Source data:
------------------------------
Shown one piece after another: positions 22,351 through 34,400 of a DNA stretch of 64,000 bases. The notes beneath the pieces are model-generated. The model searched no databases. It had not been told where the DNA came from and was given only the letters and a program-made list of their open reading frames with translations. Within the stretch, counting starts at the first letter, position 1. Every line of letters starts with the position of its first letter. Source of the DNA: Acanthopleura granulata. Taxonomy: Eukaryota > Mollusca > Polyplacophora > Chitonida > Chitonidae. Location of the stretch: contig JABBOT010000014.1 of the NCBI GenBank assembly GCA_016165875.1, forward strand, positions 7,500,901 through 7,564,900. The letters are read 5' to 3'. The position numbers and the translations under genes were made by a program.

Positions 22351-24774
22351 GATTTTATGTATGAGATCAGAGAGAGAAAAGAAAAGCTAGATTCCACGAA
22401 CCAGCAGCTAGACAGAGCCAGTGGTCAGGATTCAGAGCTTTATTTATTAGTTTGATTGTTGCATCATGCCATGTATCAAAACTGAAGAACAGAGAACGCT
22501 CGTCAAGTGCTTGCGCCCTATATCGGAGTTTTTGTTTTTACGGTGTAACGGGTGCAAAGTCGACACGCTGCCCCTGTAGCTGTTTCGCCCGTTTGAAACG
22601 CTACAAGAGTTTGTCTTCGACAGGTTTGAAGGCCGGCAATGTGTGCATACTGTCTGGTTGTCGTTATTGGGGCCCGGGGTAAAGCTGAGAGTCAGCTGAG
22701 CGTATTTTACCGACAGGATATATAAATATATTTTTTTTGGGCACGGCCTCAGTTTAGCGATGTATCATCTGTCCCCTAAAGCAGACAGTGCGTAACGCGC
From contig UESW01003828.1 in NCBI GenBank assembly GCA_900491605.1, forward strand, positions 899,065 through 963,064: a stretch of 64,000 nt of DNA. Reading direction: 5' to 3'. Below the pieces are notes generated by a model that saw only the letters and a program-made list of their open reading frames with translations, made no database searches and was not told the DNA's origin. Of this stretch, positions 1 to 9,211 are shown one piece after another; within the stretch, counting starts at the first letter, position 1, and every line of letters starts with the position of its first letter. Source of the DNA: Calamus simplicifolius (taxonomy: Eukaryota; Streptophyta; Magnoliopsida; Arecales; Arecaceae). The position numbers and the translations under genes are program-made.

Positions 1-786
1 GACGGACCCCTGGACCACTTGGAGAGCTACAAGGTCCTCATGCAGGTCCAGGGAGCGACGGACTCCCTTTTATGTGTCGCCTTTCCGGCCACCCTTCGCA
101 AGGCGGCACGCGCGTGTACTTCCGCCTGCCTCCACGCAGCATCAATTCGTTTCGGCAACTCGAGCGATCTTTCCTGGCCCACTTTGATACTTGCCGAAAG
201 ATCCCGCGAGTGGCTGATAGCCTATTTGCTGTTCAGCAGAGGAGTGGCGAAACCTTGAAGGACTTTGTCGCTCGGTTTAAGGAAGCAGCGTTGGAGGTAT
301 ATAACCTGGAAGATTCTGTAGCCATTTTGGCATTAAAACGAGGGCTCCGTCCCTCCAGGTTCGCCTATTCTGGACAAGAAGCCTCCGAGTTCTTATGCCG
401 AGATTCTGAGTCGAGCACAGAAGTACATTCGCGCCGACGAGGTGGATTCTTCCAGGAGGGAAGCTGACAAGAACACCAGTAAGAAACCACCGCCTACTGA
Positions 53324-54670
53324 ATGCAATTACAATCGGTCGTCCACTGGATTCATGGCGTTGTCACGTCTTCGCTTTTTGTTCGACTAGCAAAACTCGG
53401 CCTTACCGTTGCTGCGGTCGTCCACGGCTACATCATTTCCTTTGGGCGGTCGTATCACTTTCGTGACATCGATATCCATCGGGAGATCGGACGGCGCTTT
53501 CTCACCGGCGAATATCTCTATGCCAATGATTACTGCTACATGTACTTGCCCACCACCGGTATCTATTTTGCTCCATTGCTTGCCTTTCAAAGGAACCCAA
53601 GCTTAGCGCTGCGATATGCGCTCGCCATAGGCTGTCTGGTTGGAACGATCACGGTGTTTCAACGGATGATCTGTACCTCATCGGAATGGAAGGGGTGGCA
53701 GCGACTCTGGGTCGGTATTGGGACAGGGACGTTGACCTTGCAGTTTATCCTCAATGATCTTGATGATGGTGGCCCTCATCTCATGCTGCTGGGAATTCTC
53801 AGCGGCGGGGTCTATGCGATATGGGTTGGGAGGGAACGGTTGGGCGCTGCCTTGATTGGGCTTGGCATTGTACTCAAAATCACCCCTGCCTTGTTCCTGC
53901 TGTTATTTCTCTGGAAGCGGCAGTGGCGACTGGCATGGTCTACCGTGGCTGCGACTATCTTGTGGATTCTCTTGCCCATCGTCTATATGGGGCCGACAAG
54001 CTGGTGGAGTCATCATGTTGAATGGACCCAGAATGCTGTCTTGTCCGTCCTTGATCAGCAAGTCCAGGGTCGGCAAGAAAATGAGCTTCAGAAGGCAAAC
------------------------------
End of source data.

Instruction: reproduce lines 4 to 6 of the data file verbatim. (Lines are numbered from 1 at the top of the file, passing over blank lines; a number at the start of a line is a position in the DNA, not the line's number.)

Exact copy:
22401 CCAGCAGCTAGACAGAGCCAGTGGTCAGGATTCAGAGCTTTATTTATTAGTTTGATTGTTGCATCATGCCATGTATCAAAACTGAAGAACAGAGAACGCT
22501 CGTCAAGTGCTTGCGCCCTATATCGGAGTTTTTGTTTTTACGGTGTAACGGGTGCAAAGTCGACACGCTGCCCCTGTAGCTGTTTCGCCCGTTTGAAACG
22601 CTACAAGAGTTTGTCTTCGACAGGTTTGAAGGCCGGCAATGTGTGCATACTGTCTGGTTGTCGTTATTGGGGCCCGGGGTAAAGCTGAGAGTCAGCTGAG